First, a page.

0 Kudos
belarus
Senior Contributor

Re: RE From this perspective

Don, that is why I've always said I'd rather have thousands of dollars of debt per sow in land rather than buildings.  One ends up being worth something for the next generation and one costs them money to get rid of.

0 Kudos
jrsiajdranch
Veteran Advisor

Re: RE From this perspective

Long run so you think those forced sales will lower land prices enough to let a poor dairy farmer into the game or is land still going to be viewed as a safe haven for money thereby mot reducing price that much?  Just lookin for a little hopeSmiley Tongue

0 Kudos
BKsandFarmer
Frequent Contributor

Re: Credit

I would say farmland is still easier to come by than other sources of credit. Last year my wife and I purchased 80 acres and also refinanced our home. The land was much easier to buy than refinancing our home. Buying the land was easier mainlly because the beggining farmer program helped us out. The bank also knows land prices in this area are still strong so they will be able to get their money one way or the other. Refinancing our home was a huge pain in the a**, we both have great credit and good jobs and still we jumped through alot of hoops to refinance a home we had been paying for the last 3 years!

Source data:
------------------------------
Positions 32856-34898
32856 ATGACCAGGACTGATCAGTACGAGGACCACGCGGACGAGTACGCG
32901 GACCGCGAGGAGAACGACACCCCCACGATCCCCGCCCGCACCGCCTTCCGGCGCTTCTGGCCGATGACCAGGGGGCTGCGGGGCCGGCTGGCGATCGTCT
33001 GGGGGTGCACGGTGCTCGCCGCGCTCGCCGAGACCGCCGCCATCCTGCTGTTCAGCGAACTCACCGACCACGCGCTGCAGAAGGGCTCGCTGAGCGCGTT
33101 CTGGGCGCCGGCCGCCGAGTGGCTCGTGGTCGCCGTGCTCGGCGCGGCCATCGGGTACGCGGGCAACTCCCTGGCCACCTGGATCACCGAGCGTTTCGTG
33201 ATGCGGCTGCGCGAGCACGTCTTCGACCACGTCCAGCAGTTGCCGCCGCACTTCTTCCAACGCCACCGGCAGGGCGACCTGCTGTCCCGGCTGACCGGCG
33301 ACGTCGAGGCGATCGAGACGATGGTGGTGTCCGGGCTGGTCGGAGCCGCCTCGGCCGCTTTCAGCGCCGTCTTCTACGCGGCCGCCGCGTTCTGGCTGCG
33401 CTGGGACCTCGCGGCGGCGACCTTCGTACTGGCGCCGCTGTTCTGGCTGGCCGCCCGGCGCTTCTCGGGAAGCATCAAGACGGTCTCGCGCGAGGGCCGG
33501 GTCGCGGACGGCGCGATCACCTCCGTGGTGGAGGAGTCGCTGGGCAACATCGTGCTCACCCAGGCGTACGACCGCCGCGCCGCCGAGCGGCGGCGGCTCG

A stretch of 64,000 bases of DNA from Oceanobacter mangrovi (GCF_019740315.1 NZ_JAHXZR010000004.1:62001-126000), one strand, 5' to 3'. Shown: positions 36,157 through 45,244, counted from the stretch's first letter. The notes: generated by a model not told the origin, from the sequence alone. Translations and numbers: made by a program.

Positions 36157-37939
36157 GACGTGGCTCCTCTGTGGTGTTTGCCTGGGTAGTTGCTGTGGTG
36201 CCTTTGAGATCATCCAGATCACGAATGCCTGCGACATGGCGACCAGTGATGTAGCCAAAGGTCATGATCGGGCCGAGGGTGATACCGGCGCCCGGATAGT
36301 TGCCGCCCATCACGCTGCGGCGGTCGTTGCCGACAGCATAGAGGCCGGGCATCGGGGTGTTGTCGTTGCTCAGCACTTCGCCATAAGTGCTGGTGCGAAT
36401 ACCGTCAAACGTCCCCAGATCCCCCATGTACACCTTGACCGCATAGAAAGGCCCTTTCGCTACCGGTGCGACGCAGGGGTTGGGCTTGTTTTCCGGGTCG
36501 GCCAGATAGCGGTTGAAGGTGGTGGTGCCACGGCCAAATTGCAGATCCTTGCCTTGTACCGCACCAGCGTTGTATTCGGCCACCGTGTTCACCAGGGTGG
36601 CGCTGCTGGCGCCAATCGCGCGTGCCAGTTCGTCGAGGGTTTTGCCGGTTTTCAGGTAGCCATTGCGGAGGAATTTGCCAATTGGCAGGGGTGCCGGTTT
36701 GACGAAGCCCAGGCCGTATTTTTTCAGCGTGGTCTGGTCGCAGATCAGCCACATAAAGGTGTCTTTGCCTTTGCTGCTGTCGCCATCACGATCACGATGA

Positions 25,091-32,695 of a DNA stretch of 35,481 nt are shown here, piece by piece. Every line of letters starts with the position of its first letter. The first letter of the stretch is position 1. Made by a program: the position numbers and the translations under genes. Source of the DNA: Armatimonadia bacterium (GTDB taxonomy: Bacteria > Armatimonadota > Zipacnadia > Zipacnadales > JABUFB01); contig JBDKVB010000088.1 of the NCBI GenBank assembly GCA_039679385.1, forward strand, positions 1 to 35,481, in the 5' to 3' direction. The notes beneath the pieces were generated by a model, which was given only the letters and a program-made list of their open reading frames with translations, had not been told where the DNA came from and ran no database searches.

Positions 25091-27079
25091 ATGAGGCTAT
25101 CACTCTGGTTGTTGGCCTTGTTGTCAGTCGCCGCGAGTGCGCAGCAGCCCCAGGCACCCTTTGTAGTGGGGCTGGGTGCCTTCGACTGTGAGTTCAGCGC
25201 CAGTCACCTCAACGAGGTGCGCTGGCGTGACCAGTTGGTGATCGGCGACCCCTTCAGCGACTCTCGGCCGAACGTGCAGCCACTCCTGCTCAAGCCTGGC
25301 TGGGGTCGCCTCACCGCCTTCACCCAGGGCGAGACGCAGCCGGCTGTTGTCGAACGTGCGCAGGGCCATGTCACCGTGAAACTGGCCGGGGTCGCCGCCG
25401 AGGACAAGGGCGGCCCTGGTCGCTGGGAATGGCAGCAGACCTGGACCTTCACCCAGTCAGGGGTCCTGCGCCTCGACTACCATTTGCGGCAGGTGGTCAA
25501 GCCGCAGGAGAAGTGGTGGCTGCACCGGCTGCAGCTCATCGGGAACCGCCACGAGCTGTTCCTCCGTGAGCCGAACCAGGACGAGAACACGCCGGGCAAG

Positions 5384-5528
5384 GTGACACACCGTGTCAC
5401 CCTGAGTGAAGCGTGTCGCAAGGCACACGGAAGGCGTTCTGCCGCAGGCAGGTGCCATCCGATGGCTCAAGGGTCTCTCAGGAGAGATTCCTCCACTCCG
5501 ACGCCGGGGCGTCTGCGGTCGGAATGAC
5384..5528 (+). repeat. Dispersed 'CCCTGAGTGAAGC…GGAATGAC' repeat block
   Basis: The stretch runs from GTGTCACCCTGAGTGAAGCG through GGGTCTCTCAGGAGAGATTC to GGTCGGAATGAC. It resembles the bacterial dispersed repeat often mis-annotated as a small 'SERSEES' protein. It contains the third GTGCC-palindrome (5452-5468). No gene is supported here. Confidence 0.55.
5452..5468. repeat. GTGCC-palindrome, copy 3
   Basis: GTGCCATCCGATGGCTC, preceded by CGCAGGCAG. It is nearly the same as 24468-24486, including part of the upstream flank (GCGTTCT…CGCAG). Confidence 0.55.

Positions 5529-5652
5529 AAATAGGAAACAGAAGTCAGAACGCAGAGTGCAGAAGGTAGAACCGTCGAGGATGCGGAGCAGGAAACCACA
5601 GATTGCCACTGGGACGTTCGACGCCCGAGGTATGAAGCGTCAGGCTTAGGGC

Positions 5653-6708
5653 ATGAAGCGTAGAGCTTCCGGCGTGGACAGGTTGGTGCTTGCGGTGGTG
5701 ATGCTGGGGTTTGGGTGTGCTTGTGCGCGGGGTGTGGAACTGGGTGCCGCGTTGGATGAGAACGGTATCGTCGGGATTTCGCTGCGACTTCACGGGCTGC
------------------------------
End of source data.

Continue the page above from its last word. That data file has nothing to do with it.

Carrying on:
0 Kudos
WI AgLender
Contributor

Re: RE From this perspective

There is always a chance it could decrease.  The people who say land always goes up in value are the ones who will be giving it back to the bank.  The farm community has much more equity now than it used to, and the individuals have a believe that land is a good investment.  This will keep them buying land.  As stated previously it must cash flow for them as a part of their whole farm, not necessarily by itself.  if it cash flowed by itself everyone would buy it.